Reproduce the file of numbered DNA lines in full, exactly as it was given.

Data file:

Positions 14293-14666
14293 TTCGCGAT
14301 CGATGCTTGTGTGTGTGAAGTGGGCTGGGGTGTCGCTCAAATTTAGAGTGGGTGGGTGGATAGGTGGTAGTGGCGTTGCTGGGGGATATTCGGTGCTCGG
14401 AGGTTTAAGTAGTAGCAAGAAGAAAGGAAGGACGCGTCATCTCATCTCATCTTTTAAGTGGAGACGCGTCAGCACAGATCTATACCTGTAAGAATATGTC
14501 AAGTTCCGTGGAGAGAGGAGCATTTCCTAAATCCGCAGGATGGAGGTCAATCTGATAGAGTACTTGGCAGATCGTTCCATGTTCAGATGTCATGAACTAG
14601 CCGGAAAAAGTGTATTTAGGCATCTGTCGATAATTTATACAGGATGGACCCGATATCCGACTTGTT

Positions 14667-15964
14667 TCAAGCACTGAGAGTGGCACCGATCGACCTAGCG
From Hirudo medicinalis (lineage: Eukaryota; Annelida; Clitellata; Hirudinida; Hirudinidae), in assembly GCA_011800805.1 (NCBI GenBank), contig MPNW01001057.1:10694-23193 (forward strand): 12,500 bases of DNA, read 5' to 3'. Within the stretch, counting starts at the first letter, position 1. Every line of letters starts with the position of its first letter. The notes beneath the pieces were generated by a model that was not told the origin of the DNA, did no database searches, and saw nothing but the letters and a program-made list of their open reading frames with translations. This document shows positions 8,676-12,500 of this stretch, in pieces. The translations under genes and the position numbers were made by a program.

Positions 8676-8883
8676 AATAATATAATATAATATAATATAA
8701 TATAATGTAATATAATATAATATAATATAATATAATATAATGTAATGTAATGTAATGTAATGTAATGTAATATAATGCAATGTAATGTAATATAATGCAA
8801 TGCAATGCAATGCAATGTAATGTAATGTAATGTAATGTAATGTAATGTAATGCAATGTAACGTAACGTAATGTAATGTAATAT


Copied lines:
Positions 14293-14666
14293 TTCGCGAT
14301 CGATGCTTGTGTGTGTGAAGTGGGCTGGGGTGTCGCTCAAATTTAGAGTGGGTGGGTGGATAGGTGGTAGTGGCGTTGCTGGGGGATATTCGGTGCTCGG
14401 AGGTTTAAGTAGTAGCAAGAAGAAAGGAAGGACGCGTCATCTCATCTCATCTTTTAAGTGGAGACGCGTCAGCACAGATCTATACCTGTAAGAATATGTC
14501 AAGTTCCGTGGAGAGAGGAGCATTTCCTAAATCCGCAGGATGGAGGTCAATCTGATAGAGTACTTGGCAGATCGTTCCATGTTCAGATGTCATGAACTAG
14601 CCGGAAAAAGTGTATTTAGGCATCTGTCGATAATTTATACAGGATGGACCCGATATCCGACTTGTT

Positions 14667-15964
14667 TCAAGCACTGAGAGTGGCACCGATCGACCTAGCG
From Hirudo medicinalis (lineage: Eukaryota; Annelida; Clitellata; Hirudinida; Hirudinidae), in assembly GCA_011800805.1 (NCBI GenBank), contig MPNW01001057.1:10694-23193 (forward strand): 12,500 bases of DNA, read 5' to 3'. Within the stretch, counting starts at the first letter, position 1. Every line of letters starts with the position of its first letter. The notes beneath the pieces were generated by a model that was not told the origin of the DNA, did no database searches, and saw nothing but the letters and a program-made list of their open reading frames with translations. This document shows positions 8,676-12,500 of this stretch, in pieces. The translations under genes and the position numbers were made by a program.

Positions 8676-8883
8676 AATAATATAATATAATATAATATAA
8701 TATAATGTAATATAATATAATATAATATAATATAATATAATGTAATGTAATGTAATGTAATGTAATGTAATATAATGCAATGTAATGTAATATAATGCAA
8801 TGCAATGCAATGCAATGTAATGTAATGTAATGTAATGTAATGTAATGTAATGCAATGTAACGTAACGTAATGTAATGTAATAT